I will admit, after the injury to Cade McNamara I did not think we were going to win Saturday night’s football game. The Hawks played just well enough to improve to 4-1 (1-1) on the season beating Michigan State 26-16. Cooper DeJean showed the nation why he is one of the best football players in the college game.
First, the bad news. Cade McNamara appears to be done for the season. He seems like such a likable young man and a terrific leader. It pains me to see any players injured. Hopefully, he can get completely healthy and be our QB1 again. Cade looked good early on, going 3 for 5 for 46 yards. Deacon “Boom Boom” Hill came on and did an admirable job of spreading the ball around the field. Hill was 11 for 27 for 115 yards. He threw one interception and one touchdown. Iowa’s pass catchers didn’t do Hill any favors by dropping six footballs. Deacon didn’t appear to be in over his head. He played with confidence and Brian Ferentz allowed him to make throws. Losing Cade hurts, but Hill’s ability to move a little bit (and he’s a monster) allows Iowa to run some boots off of play-action. Cade was injured in every game we saw from him, and defenses knew he didn’t want to run. A healthy Hill (knock on wood) at least allows Iowa to utilize more of our playbook. [Not sure if this is a good thing or not]
Iowa was once again without its top two running backs. The Hawks’ backs rushed for 66 yards on 22 carries (3.0). Leshon Williams’ fumble was scooped up for a Michigan State touchdown. Iowa’s offense is not good enough to put the ball on the ground. It will be a boost for the Hawkeyes to get a healthy Kaleb Johnson and Jaziun Patterson back.
You wonder if, in the back of Kirk’s and Brian’s minds, they thought, “That’s why we don’t throw the ball to our *&$% wide receivers!” Oprah would have been, “You get a drop! You get a drop!” Deacon Hill maybe puts a little extra pepper on his throws than Cade, but if it hits you in the hands, you have to catch it. Diante Vines dropped three balls. It felt like every pass catcher on the team failed to haul in a catchable ball. Iowa’s offense can’t afford to make these mistakes. A fellow BHGP writer mentioned this position group has gone years without expecting the football. That was tongue-in-cheek, but there may be something to it.
Erick All caught four passes for 67 yards and a score. His 58 yards after the catch were very impressive. All has some serious wheels and strength. He and Luke Lachey will carry TEU’s torch to the next level. All did have a drop on an easy ball to catch.
Steven Stillianos had three catches for 25 yards. Iowa’s tight ends may end up having even more production if we keep targeting our wide receivers. Defenses will need to honor the possibility that we won’t throw 80% of our passes to our tight ends.
First, the good news. Iowa’s quarterbacks were sacked only once against the Spartans. Cade McNamara was injured when he needed to elude a pass rush. Iowa’s offensive line did not seem to exert its will on Michigan State. The Hawkeyes averaged just 2.3 yards on the ground.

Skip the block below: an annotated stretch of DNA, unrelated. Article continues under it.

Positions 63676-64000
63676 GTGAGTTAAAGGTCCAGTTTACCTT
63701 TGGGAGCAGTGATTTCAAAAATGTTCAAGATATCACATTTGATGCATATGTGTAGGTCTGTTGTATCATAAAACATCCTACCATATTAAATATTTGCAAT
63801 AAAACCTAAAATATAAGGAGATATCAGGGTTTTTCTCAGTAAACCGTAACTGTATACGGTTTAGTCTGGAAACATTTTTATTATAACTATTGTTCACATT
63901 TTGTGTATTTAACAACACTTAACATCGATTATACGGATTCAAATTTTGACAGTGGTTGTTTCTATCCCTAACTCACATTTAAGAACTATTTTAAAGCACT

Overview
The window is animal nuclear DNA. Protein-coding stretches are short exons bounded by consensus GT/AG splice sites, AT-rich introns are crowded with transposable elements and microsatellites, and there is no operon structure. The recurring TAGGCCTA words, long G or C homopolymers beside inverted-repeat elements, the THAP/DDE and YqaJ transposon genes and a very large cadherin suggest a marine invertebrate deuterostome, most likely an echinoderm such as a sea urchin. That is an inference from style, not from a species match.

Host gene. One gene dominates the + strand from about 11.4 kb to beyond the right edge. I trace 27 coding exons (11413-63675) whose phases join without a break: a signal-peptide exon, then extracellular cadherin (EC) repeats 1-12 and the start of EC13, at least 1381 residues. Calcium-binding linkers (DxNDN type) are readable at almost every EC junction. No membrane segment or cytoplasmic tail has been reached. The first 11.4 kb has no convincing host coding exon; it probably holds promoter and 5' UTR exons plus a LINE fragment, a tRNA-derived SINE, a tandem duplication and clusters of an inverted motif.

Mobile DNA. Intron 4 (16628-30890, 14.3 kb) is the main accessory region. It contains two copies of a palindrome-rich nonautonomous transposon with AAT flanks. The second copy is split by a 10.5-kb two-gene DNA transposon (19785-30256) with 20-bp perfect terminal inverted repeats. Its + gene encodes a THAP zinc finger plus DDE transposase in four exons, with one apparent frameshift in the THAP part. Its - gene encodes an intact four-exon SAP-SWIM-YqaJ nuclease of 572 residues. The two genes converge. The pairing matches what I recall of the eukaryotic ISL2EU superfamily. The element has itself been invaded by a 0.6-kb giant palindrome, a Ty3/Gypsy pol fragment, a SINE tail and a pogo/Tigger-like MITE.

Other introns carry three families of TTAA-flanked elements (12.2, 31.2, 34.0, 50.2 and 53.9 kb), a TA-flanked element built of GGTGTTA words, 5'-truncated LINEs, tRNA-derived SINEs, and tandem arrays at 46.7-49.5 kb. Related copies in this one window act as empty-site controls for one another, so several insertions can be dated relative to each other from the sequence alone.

Iowa’s defensive line is not all that I imagined it would be this year. The Hawk defenders are not getting to opposing quarterbacks to the level I was expecting. This group seems like it could be close, but right now it appears we are missing an edge rusher in the mold of Leroy Smith to go old school. Coach Kelvin Bell has some bodies, and it feels like Aaron Graves or Anterio Thompson will have a breakout performance soon. Iowa’s defensive line did have four QBH.
Jay Higgins packs his lunch every day and goes to work. He is Iowa football personified. Iowa’s two primary linebackers, Higgins and Nick Jackson, accounted for 12 and 10 tackles respectively. Jackson had a TFL and a forced fumble.
Iowa’s defensive backs played a good game against Noah Kim and the Spartans. Kim threw the ball 44 times. The Hawks did not allow a score through the air, and Iowa’s back four/five intercepted three passes. Jermari Harris and Sebastian Castro each had one, and Cooper DeJean ended a Spartan scoring drive with this interception.
Xavier Nwankpa was an active, physical presence; he recorded eight tackles on the day. Nwankpa also had a TFL and a pass breakup.
Quinn Schulte also collected eight tackles, including 1 TFL.
Special Teams: A
Iowa is built to win games with its special teams. All Americans like Desmond King, Jack Campbell, and Cooper DeJean attack special teams like a dog protecting its yard. Coop won the game with this punt return. I have watched this multiple times and his tackle-breaking cutback at midfield astounds me.
Drew Stevens was money. He converted on all four field goals including a bomb from 53 (it felt like it would have been good from 90). Tory Taylor flipped the field multiple times, averaging 48.9 yards a punt. Between Cooper DeJean and Tory Taylor, punting is most definitely winning.
It wasn’t pretty, but Iowa’s defense allowed just nine points. The Hawkeye special teams once again won the game for us. If Iowa can put together both run blocking and pass protection, and our receivers catch the football, our offense can be serviceable. It’s not always pretty, or fun, but it’s great to be a Hawkeye!